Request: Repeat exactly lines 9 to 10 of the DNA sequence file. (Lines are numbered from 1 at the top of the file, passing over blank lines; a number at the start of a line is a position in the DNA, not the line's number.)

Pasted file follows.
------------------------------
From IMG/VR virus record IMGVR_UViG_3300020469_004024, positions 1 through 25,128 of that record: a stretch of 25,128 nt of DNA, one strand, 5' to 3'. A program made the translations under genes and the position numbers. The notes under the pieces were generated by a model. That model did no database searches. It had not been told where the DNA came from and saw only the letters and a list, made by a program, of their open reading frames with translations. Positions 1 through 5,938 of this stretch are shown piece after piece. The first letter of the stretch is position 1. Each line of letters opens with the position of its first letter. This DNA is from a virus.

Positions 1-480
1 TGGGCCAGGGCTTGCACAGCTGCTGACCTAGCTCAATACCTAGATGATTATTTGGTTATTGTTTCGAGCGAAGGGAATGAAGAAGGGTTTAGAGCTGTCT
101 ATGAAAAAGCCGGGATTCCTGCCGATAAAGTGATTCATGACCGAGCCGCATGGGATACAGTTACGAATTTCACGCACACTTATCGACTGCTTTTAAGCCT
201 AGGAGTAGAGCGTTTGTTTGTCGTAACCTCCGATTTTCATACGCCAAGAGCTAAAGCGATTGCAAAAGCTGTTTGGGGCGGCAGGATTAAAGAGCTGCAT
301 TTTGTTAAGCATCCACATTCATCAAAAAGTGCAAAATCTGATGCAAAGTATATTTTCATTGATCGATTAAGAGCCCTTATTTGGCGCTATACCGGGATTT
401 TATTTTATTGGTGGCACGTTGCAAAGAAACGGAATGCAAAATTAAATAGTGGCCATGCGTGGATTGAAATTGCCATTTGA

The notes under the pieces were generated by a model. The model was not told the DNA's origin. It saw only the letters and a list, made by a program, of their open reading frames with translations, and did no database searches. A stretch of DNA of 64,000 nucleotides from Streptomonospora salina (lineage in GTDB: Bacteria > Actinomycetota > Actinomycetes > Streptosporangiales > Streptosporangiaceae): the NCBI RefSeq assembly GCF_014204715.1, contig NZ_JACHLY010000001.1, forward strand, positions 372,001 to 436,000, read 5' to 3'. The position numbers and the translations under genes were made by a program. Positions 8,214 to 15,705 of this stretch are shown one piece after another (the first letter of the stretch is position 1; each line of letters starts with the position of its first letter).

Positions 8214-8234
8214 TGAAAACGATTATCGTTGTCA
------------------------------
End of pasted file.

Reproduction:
Positions 8214-8234
8214 TGAAAACGATTATCGTTGTCA